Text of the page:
Strong unwanted TX signals - LimeSDR and GnuRadio Companion

Hi guys,

Finally I got some time to play with my LimeSDR boards and unfortunately have stuck with extremaly strong unwanted TX signals being produced by LimeSDR when running my GNURadio Companion flowgraph. I hope you will be able to help me.

I have successfully updated firmware and gateware on my two boards and performed quick test. Results are a little bit different for both boards (see pictures below), but I suppose this is a matter of calibration? One more thing: both units are HF modified by Lime and placed in Luftek enclosure.

Now, first thing I wanted to try is transmitting some simple signal with known spectrum shape, then receive it and display in FFT plot in GNURadio Companion. I have successfully build from source and installed quite recent version of GNURadio environment with SoapySDR support enabled. Then I have created a flowgraph containing test signal: two sine components (1 MHz and 2 MHz) added together and placed at center frequency of 663 MHz. I was using sample rate of 15 MHz, bandwidth of 7.5 MHz and expecting two peaks to appear on FFT plot: one at frequency of 663+1=664 MHz and second at frequency of 663+2=665 MHz. These have indeed showed up when I run the app, but along with a whole bunch of unwanted signals all across the bandwidth and DC spike (see picture below). I can live with DC spike, but level of those unwanted signals is totally unaceptable.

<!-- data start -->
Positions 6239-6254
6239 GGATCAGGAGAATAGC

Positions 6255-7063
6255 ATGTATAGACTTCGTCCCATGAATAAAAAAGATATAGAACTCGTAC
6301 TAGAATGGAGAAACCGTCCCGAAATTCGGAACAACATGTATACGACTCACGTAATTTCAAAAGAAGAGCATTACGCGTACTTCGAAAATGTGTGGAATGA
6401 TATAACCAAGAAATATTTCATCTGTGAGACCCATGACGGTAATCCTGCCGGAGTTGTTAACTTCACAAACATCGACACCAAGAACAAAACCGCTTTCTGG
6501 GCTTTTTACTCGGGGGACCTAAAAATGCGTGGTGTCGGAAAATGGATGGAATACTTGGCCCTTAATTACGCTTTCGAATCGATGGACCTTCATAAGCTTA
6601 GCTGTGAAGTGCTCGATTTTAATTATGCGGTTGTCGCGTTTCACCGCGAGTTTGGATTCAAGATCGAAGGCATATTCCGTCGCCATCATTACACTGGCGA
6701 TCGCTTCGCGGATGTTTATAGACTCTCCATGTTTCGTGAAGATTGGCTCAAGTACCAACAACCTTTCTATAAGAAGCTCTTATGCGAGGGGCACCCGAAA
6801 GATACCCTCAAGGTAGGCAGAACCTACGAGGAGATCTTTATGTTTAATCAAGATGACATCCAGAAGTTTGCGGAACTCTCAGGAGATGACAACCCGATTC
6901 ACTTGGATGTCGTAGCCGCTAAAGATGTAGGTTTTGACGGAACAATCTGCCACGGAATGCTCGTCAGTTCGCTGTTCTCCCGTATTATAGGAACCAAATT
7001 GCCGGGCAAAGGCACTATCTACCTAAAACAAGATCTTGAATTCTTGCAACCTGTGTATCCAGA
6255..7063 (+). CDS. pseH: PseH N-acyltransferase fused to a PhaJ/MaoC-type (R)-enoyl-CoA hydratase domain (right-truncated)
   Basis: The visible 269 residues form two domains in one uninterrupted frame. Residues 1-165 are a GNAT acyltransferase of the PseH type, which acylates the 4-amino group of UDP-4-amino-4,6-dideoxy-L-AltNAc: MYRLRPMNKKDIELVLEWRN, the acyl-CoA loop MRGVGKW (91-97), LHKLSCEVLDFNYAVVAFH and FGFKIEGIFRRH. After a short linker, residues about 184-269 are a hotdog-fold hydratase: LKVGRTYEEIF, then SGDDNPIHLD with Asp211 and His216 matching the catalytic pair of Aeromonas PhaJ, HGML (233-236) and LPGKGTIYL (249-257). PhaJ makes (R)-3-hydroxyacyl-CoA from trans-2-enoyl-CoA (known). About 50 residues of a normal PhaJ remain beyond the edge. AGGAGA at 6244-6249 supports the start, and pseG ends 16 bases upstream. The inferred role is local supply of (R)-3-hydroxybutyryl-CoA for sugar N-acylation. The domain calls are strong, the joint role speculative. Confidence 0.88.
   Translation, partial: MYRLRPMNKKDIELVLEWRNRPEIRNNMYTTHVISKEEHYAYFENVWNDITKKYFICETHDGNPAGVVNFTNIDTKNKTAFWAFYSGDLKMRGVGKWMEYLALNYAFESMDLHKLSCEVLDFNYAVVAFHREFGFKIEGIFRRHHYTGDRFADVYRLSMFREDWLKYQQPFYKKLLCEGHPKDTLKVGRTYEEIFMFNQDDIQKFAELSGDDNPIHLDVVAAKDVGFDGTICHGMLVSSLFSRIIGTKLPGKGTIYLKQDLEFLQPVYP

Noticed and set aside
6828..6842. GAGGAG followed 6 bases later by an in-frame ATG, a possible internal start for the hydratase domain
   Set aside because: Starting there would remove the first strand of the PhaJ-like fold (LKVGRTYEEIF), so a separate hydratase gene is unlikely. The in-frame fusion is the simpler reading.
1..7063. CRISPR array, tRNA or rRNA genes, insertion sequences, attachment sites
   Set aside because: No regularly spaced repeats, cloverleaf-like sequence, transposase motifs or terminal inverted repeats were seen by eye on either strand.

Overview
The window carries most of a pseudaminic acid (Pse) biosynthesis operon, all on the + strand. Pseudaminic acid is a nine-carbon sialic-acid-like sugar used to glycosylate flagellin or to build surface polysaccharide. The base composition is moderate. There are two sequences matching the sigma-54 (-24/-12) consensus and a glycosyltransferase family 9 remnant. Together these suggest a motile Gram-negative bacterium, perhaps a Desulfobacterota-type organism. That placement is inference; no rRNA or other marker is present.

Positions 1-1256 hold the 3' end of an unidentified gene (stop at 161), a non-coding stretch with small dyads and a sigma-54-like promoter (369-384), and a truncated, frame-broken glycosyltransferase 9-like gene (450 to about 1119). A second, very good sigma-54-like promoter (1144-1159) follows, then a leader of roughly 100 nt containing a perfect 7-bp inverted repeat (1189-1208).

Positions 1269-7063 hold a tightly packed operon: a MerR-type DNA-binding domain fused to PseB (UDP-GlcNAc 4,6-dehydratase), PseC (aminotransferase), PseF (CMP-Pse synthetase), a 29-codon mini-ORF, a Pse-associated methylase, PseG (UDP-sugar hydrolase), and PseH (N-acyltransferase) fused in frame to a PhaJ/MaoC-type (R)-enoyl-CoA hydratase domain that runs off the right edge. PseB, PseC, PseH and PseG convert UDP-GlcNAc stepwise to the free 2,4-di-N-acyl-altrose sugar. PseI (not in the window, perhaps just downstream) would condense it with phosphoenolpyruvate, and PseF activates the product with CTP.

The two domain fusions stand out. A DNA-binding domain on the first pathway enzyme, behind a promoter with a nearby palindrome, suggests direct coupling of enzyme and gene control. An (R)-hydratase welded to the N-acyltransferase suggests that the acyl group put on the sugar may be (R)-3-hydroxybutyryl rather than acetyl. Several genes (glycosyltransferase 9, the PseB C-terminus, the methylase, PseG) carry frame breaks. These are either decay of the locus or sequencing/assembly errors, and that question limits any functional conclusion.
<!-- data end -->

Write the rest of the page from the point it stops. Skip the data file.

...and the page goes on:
Level of those unwanted peaks seems to depend on sampling rate, center frequency, gain settings etc. I have checked that this actually is TX problem, since I can see these signals on the wired connection to spectrum analyzer as well. I have also tried different boards, computers, USB cables etc.

I really hope that something is wrong here, because I dont want to believe that that kind of TX performance is normal and actually to be expected from LimeSDR…

I would be grateful if you could confirm this issue by running attached flowgraph on your environment or come up with some ideas how to overcome it. Link to GRC flowgraph: